A crude oil refinery PODCAST run by INA, Croatia’s national oil company, in the European country’s port city of Rijeka. Image Credit: Reuters

Abu Dhabi: Analysts expect oil prices to recover next year due to an output cut agreement between the Organisation of Petroleum Exporting Countries (Opec) and non-Opec members and declining production from Venezuela and Iran.

Oil demand is also forecast to be higher in 2019, something expected to support oil prices.

“There is pervasive market worry that the planned cuts by Opec+ [the alliance between Opec and non-Opec oil producers] will not suffice, amid economic growth concerns, to offset the relentless increase in US shale supply and stabilise the market,” said Giovanni Staunovo, commodity analyst at UBS Wealth Management in a statement.

“We consider these fears overdone and see the Opec+ production cuts, along with ongoing supply declines in Iran and Venezuela amid healthy oil demand, supporting higher prices.”

He said the oil demand by China, the second-largest consumer after the US, is still strong, with crude imports exceeding 10 million barrels per day (mbd) in November and expected to remain above that mark this month as well.

“Taking supply and demand dynamics into account for next year, we retain our view that Brent prices will recover into a $70-$80 [Dh257.11-Dh293.84] per barrel range next year.”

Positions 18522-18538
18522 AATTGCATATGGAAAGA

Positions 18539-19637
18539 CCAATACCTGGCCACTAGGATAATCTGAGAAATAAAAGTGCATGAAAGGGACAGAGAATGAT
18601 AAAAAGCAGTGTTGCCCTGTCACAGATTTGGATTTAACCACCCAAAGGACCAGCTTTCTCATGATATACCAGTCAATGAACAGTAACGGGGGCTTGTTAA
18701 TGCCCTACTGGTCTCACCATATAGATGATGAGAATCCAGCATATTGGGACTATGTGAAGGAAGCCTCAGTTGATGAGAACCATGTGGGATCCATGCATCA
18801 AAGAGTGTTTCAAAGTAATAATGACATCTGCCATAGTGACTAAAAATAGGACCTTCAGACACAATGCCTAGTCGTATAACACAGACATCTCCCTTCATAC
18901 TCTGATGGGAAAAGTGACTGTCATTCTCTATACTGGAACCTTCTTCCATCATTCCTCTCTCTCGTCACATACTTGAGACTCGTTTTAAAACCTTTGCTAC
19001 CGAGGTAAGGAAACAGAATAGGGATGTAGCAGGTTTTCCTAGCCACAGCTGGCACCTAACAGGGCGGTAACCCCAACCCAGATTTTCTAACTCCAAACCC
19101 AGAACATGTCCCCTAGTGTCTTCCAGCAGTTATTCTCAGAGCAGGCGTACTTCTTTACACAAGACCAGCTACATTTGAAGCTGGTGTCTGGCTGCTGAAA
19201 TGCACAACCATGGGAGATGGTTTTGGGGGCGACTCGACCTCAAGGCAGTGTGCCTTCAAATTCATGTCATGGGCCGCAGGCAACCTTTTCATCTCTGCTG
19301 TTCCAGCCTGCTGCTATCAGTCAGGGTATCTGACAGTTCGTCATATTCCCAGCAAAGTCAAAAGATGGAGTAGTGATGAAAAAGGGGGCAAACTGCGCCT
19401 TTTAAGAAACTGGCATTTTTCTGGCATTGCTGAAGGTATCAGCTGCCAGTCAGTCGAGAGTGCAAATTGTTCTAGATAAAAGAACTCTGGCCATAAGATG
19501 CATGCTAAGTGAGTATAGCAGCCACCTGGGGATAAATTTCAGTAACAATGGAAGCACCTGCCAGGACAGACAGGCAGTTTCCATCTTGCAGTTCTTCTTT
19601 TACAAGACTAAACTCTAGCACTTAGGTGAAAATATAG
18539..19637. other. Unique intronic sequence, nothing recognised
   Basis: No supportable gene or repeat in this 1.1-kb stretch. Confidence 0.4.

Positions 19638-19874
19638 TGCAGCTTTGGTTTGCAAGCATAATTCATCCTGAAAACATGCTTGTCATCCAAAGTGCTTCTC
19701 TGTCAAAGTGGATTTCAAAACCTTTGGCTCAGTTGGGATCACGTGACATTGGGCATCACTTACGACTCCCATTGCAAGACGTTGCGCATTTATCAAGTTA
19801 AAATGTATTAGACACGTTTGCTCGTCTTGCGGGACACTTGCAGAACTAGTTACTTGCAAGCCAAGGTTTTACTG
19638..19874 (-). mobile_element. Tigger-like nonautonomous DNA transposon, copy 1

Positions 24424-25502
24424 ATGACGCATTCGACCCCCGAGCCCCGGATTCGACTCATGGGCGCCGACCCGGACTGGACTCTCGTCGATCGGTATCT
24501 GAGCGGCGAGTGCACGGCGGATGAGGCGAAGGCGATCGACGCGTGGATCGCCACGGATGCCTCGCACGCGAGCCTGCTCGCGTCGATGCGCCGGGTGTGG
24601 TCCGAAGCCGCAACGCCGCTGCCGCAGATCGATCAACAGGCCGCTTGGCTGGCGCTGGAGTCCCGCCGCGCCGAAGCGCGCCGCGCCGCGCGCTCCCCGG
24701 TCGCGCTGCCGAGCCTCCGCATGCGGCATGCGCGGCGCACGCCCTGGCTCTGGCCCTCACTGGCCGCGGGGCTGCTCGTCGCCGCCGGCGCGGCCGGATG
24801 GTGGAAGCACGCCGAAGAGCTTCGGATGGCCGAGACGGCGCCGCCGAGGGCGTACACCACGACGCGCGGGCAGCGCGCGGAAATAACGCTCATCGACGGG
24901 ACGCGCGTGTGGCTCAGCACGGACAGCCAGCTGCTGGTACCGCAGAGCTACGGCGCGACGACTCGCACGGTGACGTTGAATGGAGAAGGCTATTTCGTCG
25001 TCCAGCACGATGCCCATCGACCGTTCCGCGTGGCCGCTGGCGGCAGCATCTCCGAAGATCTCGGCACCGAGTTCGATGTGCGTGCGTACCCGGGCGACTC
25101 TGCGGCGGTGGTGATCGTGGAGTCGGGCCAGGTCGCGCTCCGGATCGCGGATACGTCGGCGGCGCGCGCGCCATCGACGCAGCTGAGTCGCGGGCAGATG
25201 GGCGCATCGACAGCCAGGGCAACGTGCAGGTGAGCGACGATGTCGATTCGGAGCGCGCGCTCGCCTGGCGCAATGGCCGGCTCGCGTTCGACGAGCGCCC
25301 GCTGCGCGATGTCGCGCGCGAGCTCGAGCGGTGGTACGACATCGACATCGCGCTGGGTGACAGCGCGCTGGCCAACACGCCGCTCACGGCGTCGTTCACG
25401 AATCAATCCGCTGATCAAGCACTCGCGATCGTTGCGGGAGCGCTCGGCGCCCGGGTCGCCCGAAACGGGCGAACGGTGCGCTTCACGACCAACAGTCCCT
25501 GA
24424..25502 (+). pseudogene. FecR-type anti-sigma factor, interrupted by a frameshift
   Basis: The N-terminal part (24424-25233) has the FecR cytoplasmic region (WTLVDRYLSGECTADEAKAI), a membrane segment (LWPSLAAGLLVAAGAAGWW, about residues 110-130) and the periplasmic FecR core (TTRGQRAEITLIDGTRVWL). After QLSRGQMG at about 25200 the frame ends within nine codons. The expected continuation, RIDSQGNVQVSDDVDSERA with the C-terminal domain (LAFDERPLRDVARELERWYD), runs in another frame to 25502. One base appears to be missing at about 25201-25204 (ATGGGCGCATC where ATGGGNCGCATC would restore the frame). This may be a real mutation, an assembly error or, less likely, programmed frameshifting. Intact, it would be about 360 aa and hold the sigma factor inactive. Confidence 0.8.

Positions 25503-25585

Mustafa Ansari, senior economist for energy research at the Dammam-based Arab Petroleum Investments Corporation (Apicorp), also expects higher oil prices next year.

“Based purely only on fundamentals, an Opec cut of 1.2 mbpd [million barrels per day], high chances of supply losses from Iran, Venezuela, Libya and Canada, and global oil demand growth of 1.4 mbpd, the market will achieve balance in 2019, but this will take time,” Ansari told Gulf News.

He predicts that oil will trade in the $60-$70 per barrel range towards the second half of the year, barring a sharp slowdown in the global economy.

When asked whether Brent oil could touch $50 per barrel in the short term, Ansari said this remains very uncertain, adding that anything can cause prices to spike up or down in the short term.

“While there is always the likelihood of it hitting $50 [per barrel], more important will be whether it stays there, drop further or recover.”

Brent, the global benchmark, was down by almost 1 per cent at $53.82 per barrel when markets closed on Friday. West Texas Intermediate (WTI), the US benchmark, was down 0.63 per cent to $45.59 per barrel.

Oil prices fell 11 per cent last week, posting their worst performance in nearly three years due to concerns that weakening economic growth and surging US supply will lead to a surplus in 2019.

On the current slide in oil prices, Ansari said US shale supply continued to surprise on the upside, with the Energy Information Administration (EIA) now forecasting US crude production to average 10.9 mbpd in 2018 and 12.1 mbpd in 2019, an upward revision of 0.6 mbpd and 1.3 mbpd from its January 2018 forecast.

There have also been growing concerns about the broader macro-environment and the rise of protectionist policies, which are casting a dark cloud over oil demand, he added.